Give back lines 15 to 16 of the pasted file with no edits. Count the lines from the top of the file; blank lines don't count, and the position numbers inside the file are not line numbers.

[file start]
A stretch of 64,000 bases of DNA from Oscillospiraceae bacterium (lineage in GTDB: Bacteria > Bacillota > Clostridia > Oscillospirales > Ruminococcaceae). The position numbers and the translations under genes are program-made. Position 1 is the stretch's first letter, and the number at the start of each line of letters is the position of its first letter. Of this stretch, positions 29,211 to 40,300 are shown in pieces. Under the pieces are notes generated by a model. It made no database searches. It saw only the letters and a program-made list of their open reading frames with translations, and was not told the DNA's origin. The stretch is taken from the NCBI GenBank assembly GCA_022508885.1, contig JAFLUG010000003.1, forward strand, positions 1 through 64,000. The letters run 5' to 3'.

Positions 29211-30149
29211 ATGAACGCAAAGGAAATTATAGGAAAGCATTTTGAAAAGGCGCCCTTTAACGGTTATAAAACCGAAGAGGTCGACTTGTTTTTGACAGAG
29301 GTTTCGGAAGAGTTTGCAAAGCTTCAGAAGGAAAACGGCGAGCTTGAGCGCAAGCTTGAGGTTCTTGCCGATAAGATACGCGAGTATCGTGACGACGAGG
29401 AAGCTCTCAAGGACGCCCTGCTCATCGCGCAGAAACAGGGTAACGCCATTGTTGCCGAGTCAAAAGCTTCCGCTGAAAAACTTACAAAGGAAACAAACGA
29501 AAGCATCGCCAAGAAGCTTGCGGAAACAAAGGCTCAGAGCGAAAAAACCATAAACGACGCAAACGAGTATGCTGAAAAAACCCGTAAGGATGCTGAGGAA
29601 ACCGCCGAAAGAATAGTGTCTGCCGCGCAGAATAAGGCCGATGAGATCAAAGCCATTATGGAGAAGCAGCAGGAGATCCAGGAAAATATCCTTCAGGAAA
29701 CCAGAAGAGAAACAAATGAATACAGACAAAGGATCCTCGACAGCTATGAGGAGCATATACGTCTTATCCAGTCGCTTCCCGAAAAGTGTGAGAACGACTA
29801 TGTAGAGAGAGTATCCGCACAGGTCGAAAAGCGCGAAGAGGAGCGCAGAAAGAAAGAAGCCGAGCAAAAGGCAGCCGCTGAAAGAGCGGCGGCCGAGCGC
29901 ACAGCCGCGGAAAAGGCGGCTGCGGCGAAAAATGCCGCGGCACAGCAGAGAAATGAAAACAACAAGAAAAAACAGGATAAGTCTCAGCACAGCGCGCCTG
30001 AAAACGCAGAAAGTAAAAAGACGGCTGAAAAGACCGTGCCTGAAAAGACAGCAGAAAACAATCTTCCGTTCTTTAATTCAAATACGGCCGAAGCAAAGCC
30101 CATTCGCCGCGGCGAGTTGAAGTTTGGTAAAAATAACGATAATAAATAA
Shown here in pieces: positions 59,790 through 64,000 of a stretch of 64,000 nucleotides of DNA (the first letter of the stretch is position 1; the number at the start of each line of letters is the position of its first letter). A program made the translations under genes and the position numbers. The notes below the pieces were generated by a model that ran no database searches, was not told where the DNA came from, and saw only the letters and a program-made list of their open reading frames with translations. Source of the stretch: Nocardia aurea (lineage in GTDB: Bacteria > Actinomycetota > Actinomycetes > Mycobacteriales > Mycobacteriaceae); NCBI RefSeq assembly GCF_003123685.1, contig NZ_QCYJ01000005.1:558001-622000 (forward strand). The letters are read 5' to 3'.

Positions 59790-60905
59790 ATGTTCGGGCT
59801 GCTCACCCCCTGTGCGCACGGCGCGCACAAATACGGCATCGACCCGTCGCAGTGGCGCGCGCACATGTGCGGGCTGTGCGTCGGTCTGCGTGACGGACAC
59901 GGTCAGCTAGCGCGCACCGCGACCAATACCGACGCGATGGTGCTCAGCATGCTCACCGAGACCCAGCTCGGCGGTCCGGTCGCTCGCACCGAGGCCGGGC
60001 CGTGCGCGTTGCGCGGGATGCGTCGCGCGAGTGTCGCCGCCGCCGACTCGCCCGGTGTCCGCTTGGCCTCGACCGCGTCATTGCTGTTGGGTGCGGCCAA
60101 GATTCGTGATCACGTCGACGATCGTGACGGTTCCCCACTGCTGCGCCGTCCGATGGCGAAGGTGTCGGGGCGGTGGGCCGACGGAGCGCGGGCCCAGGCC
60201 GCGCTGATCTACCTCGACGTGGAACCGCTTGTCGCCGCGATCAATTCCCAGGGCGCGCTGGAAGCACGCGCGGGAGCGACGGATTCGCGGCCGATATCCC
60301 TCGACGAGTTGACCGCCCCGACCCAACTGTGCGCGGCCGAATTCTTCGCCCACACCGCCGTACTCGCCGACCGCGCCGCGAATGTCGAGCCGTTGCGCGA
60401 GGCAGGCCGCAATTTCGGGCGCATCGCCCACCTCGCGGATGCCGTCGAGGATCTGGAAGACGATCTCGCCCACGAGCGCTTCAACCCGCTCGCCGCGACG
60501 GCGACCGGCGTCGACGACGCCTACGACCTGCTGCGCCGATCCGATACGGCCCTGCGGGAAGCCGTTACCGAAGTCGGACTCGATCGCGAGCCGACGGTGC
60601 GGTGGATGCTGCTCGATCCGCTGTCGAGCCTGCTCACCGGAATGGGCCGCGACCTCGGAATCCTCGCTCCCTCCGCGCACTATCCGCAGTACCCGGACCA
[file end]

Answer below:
59790 ATGTTCGGGCT
59801 GCTCACCCCCTGTGCGCACGGCGCGCACAAATACGGCATCGACCCGTCGCAGTGGCGCGCGCACATGTGCGGGCTGTGCGTCGGTCTGCGTGACGGACAC